Scientists use stem cells to study genetics of neurological disease

Stem cells are heavily studied and used as both therapies and disease models. In a recent paper, published in The American Journal of Human Genetics, researchers demonstrated the use of stem cells to study a neurological disease that is the result of several different types of mutations.

Pelizaeus-Merzbacher Disease

Transmission electron micrograph of a cross-section of a myelinated axon, generated at the Electron Microscopy Facility at Trinity College, Hartford CT.

Pelizaeus-Merzbacher Disease (PMD) is a rare genetic disorder that is categorized as a leukodystrophy, as it affects the myelin sheath that insulates central nervous system (CNS) nerve fibers. The onset of the disease is generally in early infancy and affected children usually first show signs of rapid involuntary movements of the eyes and decreased muscle tone. Depending on the severity, motor function may be delayed or never acquired. PMD, an X-linked recessive disease, is estimated to affect approximately 1 in 100,000 people in the United States.

Many genetic mutations

The gene proteolipid protein 1 (PLP1), which codes for a myelin protein, is mutated in PMD. The mutations differ among individuals, however, and can manifest as partial, duplicate or even triplicate copies of the gene, missing parts of the gene or just a small base change. Due to hundreds of possible mutations, it has been difficult to model PMD and other diseases with a wide variety of underlying mutations.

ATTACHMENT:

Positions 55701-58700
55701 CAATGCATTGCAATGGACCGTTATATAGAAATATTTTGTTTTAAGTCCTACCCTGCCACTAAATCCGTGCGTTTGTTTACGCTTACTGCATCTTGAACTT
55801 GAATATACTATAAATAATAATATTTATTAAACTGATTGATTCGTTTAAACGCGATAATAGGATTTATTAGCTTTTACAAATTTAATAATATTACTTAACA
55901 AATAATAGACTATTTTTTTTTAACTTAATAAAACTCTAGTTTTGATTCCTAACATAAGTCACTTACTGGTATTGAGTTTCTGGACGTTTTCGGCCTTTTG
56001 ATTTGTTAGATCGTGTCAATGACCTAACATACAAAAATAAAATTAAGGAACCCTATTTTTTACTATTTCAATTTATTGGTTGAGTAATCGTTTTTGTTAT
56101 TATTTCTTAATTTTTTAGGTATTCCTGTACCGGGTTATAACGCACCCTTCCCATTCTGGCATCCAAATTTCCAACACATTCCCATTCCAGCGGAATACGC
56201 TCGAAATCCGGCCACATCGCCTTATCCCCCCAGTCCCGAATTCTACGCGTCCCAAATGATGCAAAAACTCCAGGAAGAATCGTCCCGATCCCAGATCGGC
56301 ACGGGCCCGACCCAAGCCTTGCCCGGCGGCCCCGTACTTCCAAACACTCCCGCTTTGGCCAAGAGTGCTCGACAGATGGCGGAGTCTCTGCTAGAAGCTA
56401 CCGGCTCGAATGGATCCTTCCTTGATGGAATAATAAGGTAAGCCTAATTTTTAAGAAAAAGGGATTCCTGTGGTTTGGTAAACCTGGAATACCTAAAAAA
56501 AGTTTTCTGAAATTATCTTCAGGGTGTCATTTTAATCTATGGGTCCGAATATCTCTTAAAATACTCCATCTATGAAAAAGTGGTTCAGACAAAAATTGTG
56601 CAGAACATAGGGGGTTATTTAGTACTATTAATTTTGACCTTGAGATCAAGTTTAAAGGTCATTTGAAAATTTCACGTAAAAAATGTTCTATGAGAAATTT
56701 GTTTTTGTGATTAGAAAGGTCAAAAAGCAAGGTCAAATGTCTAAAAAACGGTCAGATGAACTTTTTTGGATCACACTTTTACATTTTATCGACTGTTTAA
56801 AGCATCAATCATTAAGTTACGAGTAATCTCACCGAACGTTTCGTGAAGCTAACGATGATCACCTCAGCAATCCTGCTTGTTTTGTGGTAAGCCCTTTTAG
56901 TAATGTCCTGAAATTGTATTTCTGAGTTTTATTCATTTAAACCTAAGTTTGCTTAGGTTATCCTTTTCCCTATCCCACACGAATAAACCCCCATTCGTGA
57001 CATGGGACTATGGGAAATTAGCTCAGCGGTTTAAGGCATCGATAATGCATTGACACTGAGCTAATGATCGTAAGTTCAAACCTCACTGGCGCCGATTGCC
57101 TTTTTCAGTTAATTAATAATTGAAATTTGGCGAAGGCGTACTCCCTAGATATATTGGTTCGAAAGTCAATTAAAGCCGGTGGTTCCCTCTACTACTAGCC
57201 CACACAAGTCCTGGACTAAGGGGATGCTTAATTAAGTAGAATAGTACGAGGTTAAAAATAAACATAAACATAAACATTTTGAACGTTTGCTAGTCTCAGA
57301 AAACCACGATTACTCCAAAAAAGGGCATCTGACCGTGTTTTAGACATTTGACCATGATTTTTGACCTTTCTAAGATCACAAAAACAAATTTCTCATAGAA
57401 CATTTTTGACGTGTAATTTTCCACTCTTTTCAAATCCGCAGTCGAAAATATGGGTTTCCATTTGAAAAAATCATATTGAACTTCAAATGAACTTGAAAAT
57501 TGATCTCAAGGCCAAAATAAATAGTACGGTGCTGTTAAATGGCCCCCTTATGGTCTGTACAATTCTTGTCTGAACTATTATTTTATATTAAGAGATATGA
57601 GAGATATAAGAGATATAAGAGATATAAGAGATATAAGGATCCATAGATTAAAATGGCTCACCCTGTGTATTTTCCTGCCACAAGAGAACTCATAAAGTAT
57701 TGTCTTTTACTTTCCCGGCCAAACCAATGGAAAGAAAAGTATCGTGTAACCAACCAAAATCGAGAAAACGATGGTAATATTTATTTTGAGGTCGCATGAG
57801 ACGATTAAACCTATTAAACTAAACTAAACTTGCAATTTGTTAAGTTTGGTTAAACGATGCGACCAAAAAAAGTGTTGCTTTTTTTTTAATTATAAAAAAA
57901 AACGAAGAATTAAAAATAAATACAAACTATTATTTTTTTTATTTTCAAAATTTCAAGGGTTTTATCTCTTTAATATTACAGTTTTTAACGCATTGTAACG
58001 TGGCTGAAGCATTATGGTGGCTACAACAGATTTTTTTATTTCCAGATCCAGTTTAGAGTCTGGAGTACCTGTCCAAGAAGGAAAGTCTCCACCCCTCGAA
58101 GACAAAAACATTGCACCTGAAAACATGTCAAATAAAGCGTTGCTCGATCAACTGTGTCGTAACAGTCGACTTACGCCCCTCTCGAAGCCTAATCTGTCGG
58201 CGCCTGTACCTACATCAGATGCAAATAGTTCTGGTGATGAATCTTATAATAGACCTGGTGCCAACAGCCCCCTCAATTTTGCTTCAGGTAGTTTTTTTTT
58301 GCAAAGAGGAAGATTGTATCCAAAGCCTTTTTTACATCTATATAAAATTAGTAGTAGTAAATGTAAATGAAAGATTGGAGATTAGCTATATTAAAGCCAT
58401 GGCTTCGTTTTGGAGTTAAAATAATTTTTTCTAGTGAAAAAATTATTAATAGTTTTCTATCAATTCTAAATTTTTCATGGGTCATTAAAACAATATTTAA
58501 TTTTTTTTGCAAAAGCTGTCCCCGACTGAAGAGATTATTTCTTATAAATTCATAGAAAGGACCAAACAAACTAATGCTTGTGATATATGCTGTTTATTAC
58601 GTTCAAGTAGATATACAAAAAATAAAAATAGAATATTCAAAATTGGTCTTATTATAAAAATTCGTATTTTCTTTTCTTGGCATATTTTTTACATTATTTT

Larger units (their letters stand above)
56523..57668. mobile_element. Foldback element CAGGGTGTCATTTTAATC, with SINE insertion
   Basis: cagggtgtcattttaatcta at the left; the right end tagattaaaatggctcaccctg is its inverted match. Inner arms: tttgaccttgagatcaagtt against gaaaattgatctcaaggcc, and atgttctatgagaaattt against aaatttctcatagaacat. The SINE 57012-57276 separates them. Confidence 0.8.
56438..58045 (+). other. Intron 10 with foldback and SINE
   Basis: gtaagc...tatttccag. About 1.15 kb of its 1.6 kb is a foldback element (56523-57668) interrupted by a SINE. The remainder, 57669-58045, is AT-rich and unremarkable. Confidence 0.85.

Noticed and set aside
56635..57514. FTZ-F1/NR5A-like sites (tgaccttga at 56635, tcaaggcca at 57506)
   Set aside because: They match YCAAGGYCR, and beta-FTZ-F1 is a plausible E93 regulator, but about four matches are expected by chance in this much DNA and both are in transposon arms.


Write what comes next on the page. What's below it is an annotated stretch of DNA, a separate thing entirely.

In the new study, researchers at Case Western Reserve University School of Medicine developed human induced pluripotent stem cells (hiPSCs) – cells with the ability to develop into the three germ layers (endoderm, mesoderm or ectoderm) – from 12 individual children with PMD. Upon growing up the cells, the investigators found defects in the cells that were common across individuals and other defects that differed. According to Dr. Paul Tesar, who led the study: “By studying a wide spectrum of patients, we found that there are distinct patient subgroups. This suggests that individual PMD patients may require different clinical treatment approaches.”

A new screening platform

Taking the next step, Dr. Tesar and his MD/PhD student and lead author Zachary Nevin developed a screening platform with the cells that can be used to assess potential therapies for their ability to repair myelin. Dr. Tesar said, “The stem cell platform could also help other researchers study and classify genetic disease with varied causes, particularly other neurologic disorders.”

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